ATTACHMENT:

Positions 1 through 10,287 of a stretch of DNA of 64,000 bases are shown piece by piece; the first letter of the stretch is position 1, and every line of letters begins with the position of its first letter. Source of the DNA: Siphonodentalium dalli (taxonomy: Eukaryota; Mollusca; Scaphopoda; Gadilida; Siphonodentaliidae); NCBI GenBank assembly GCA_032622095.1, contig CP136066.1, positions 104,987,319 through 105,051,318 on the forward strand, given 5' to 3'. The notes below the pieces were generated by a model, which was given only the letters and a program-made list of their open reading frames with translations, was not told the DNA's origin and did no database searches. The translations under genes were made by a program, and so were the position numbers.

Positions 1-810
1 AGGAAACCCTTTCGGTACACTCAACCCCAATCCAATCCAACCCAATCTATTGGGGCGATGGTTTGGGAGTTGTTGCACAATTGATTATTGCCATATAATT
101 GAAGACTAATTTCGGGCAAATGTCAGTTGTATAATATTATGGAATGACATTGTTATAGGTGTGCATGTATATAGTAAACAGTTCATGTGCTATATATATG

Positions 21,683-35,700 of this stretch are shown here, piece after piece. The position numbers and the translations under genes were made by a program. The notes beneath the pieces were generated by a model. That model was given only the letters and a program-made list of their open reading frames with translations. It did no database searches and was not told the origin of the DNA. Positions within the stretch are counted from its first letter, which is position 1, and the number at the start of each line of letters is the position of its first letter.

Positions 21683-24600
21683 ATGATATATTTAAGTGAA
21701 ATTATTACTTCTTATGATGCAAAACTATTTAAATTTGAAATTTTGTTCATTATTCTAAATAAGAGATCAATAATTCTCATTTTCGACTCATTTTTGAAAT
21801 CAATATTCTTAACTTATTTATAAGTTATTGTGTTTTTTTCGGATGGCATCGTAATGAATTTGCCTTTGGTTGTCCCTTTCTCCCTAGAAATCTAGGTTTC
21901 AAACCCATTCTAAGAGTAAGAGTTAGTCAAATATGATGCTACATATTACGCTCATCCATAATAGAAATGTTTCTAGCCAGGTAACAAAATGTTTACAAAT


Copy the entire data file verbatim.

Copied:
Positions 1 through 10,287 of a stretch of DNA of 64,000 bases are shown piece by piece; the first letter of the stretch is position 1, and every line of letters begins with the position of its first letter. Source of the DNA: Siphonodentalium dalli (taxonomy: Eukaryota; Mollusca; Scaphopoda; Gadilida; Siphonodentaliidae); NCBI GenBank assembly GCA_032622095.1, contig CP136066.1, positions 104,987,319 through 105,051,318 on the forward strand, given 5' to 3'. The notes below the pieces were generated by a model, which was given only the letters and a program-made list of their open reading frames with translations, was not told the DNA's origin and did no database searches. The translations under genes were made by a program, and so were the position numbers.

Positions 1-810
1 AGGAAACCCTTTCGGTACACTCAACCCCAATCCAATCCAACCCAATCTATTGGGGCGATGGTTTGGGAGTTGTTGCACAATTGATTATTGCCATATAATT
101 GAAGACTAATTTCGGGCAAATGTCAGTTGTATAATATTATGGAATGACATTGTTATAGGTGTGCATGTATATAGTAAACAGTTCATGTGCTATATATATG

Positions 21,683-35,700 of this stretch are shown here, piece after piece. The position numbers and the translations under genes were made by a program. The notes beneath the pieces were generated by a model. That model was given only the letters and a program-made list of their open reading frames with translations. It did no database searches and was not told the origin of the DNA. Positions within the stretch are counted from its first letter, which is position 1, and the number at the start of each line of letters is the position of its first letter.

Positions 21683-24600
21683 ATGATATATTTAAGTGAA
21701 ATTATTACTTCTTATGATGCAAAACTATTTAAATTTGAAATTTTGTTCATTATTCTAAATAAGAGATCAATAATTCTCATTTTCGACTCATTTTTGAAAT
21801 CAATATTCTTAACTTATTTATAAGTTATTGTGTTTTTTTCGGATGGCATCGTAATGAATTTGCCTTTGGTTGTCCCTTTCTCCCTAGAAATCTAGGTTTC
21901 AAACCCATTCTAAGAGTAAGAGTTAGTCAAATATGATGCTACATATTACGCTCATCCATAATAGAAATGTTTCTAGCCAGGTAACAAAATGTTTACAAAT